Blake's Transom - Sunlight from the front ... in mahogany frame
Blake's Jeweled and Beveled Victorian Transom - after restoration
Weight applied to the bowed window to flatten it.
Blake's Transom - damage from rear
Blake's Transom - damage from front
Blake's Transom - temporarily hanging in my kitchen
Blake's Transom - mahogany from an old front door
Blake's Transom - applying whiting and brushing
Blake's Transom - cementing the window
Blake's Transom - new U-channel border added
Front side view showing where the window sagged in about 1 1/2" on each side of a reinforceing bar.
Back view of the window showing the reinforcing bar in the center and the glass sagging inward.
Blake's Transom Restoration
Dean's Stained Glass
Dean's Stained Glass
Back to Home Page
There is nothing I hate more than repairing antique stained glass..... frustrating, dirty, aggravating, etc. ..........but......
First step in the restoration process was to remove the window fom its frame and lay flat. To remove the bow in the window and flatten it back takes both heat and time. After 3 days laying in my yard in the heat of the sun, the window was began to flatten. Over the next few weeks, with strategically placed weights, I was able to get the glass and lead to slowly return to their original position without breaking anything. Finally, gentle (and careful) use of a heat gun persuaded the final areas to lay flat.
I stopped by to visit my good friend Blake and he showed me this window. I was speechless.... he had an absolutely gorgeous jeweled and beveled Victorian transom in his office. Unfortunately, 100+ years had been less than kind to this window. It has laid on its back for probably decades and was badly bowed and just barely holding together....but it was all still there. I instantly fell in love with this window, and in a brief lapse of judgement, I volunteered to restore this transom to its former glory. As they say... "It's a dirty job, but somebody's got to do it!"
Blake's Jeweled and Beveled Victorian Transom - after restoration
When finally flat, I removed the old lead border and replaced it with 1/2" zinc U-channel. This gives the transom a little more strength and serves to hold it together. The glass pieces and bevels originally fit into u-shaped lead channel and cemented in with putty. A hundred years later, a good portion of this cement has dried and loosened or fallen out.... leaving the glass loose in the window. In order to re-cement the window, any loose cement had to be removed.
I use a turpentine based putty cement that is forced into the spaces between the lead and glass with a stiff brush. Both sides of the window must be re-cemented.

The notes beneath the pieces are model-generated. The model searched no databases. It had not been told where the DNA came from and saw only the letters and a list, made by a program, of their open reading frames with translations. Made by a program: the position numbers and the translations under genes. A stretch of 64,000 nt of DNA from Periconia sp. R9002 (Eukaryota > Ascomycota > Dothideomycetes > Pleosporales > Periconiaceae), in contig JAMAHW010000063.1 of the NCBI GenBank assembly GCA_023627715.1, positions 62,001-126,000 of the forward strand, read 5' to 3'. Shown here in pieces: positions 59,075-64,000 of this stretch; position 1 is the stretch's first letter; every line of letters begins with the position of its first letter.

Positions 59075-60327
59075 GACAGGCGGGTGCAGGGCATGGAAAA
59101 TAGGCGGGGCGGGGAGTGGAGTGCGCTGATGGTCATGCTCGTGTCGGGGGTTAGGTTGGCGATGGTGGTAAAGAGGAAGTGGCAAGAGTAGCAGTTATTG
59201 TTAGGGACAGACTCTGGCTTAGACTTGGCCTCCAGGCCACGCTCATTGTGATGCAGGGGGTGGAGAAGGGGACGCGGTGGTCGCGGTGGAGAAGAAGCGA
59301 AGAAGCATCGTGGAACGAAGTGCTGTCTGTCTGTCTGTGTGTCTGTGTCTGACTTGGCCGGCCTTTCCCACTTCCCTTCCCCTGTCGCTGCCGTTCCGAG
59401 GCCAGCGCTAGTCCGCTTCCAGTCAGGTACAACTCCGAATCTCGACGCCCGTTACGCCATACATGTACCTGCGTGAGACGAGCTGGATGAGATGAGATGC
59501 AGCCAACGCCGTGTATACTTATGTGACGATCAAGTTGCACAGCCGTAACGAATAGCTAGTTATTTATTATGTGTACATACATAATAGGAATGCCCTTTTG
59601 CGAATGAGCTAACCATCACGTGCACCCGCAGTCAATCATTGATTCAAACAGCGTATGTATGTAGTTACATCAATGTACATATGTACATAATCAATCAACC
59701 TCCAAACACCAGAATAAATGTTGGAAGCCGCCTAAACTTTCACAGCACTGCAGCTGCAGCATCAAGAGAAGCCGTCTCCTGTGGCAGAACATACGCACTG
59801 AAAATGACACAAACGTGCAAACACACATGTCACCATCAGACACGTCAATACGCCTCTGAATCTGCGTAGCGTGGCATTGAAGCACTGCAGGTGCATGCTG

After scraping off the excess putty, a powder called whiting is sprinkled on the glass. Made of ground sea shells (lime), it is brushed vigorously to absorb the remaining cement and clean the glass. After cementing, the window must remain still for several days for the cement to harden..... then on to a thorough cleaning.
The original window frame was shot, so we needed a new frame. Luckily, I had a few pieces mahogany salvaged when a neighbor replaced their 20 year old front door a few years ago. A little rough, but some re-sawing and a lot of sanding, turned this beautiful recycled wood into a new frame.
It was a month or two before I could deliver Blake's Transom to Auburn. At least for a short time, I was able to enjoy Blake's Transom every day ..... hanging in my kitchen.
Blake's Transom
I am not an expert in antique stained glass. My uneducated guess is that this magnificient piece of glass was built about 1905 in the American Midwest. I could be off by if anyone out there has any idea as to the origin or date of this piece, would really appreciate your input.
This was a challanging project for me. Over 30 years, I have built hundreds of pieces of stained glass, but never had a chance to restore a piece this large or this nice. In reality, I could have built a similar transom much faster..... but I never could have duplicated the handmade bevels and jewels in this antique window.

I hope my efforts, and the care of its owner, will sustain this beautiful piece of American history for its next 100 years.
Blake's Transom measures 18" x 44 1/2" and is framed in a 1 3/4" x 2 1/2" solid mahogany frame. It was restored in December, 2012. It's new home is in Auburn, Alabama.
Blake's Transom - Sunlight from the front ... in mahogany frame